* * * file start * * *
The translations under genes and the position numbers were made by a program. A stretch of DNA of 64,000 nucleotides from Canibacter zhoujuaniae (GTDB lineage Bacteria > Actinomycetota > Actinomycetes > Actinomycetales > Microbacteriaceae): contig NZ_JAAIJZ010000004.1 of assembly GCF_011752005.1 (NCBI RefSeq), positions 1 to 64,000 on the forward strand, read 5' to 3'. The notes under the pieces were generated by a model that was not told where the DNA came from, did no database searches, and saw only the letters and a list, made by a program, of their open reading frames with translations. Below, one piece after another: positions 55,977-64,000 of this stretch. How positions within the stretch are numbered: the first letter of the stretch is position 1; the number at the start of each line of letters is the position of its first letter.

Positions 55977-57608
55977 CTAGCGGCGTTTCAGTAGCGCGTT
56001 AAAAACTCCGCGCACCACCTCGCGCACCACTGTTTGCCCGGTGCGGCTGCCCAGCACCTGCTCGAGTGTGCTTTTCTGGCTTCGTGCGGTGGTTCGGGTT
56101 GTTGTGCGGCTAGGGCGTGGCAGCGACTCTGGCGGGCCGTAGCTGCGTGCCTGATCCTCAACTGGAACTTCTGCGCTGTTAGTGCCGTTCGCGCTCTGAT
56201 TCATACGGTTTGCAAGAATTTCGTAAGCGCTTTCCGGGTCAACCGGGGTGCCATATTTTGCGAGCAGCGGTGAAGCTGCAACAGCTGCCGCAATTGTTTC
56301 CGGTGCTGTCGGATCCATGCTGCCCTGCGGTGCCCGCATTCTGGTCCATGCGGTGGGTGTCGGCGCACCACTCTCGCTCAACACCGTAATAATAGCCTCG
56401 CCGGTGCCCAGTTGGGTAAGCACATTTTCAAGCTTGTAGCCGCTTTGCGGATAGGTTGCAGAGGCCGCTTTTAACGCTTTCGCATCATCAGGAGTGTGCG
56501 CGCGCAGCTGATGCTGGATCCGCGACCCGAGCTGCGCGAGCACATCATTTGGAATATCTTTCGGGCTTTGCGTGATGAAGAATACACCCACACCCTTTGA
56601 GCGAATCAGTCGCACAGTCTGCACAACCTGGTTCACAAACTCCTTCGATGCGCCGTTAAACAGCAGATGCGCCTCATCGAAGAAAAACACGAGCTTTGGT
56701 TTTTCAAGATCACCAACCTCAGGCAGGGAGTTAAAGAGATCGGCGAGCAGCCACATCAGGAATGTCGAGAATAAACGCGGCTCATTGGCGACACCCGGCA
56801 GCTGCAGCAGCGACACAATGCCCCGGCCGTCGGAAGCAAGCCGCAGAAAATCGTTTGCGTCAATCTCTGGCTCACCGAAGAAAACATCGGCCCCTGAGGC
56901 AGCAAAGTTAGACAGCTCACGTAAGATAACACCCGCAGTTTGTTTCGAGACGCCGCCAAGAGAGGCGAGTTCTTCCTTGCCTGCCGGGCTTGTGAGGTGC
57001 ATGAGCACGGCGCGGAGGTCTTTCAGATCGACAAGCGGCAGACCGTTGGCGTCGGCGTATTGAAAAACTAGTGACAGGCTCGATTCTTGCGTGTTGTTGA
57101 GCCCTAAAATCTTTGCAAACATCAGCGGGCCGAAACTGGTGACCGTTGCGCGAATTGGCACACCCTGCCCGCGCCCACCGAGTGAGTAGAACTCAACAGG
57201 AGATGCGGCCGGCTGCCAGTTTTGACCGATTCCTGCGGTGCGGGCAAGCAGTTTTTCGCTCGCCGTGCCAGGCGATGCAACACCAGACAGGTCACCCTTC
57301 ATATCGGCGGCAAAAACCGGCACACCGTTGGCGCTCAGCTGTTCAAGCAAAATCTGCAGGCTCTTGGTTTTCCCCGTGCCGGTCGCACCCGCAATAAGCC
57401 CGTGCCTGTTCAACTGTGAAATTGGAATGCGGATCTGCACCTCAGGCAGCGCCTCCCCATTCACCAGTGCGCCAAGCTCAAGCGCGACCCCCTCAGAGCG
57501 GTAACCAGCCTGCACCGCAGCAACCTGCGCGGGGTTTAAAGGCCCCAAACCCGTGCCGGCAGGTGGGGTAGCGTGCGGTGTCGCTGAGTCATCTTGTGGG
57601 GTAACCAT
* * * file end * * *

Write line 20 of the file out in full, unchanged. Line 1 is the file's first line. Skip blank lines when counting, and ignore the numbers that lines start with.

57601 GTAACCAT